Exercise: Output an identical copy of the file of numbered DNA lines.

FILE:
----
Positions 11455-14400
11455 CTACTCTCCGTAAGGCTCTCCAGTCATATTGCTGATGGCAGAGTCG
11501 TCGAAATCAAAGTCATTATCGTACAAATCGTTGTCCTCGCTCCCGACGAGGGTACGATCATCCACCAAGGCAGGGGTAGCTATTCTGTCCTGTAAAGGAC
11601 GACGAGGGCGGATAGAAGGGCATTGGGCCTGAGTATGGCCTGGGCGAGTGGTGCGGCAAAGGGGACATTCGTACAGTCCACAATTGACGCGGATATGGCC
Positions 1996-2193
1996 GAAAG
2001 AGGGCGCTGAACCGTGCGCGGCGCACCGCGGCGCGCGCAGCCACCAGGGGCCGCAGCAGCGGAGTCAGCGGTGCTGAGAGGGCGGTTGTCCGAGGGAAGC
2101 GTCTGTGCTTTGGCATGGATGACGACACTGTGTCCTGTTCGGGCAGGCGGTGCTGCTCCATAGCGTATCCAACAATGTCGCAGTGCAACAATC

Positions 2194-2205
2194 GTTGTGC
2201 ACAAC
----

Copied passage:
Positions 11455-14400
11455 CTACTCTCCGTAAGGCTCTCCAGTCATATTGCTGATGGCAGAGTCG
11501 TCGAAATCAAAGTCATTATCGTACAAATCGTTGTCCTCGCTCCCGACGAGGGTACGATCATCCACCAAGGCAGGGGTAGCTATTCTGTCCTGTAAAGGAC
11601 GACGAGGGCGGATAGAAGGGCATTGGGCCTGAGTATGGCCTGGGCGAGTGGTGCGGCAAAGGGGACATTCGTACAGTCCACAATTGACGCGGATATGGCC
Positions 1996-2193
1996 GAAAG
2001 AGGGCGCTGAACCGTGCGCGGCGCACCGCGGCGCGCGCAGCCACCAGGGGCCGCAGCAGCGGAGTCAGCGGTGCTGAGAGGGCGGTTGTCCGAGGGAAGC
2101 GTCTGTGCTTTGGCATGGATGACGACACTGTGTCCTGTTCGGGCAGGCGGTGCTGCTCCATAGCGTATCCAACAATGTCGCAGTGCAACAATC

Positions 2194-2205
2194 GTTGTGC
2201 ACAAC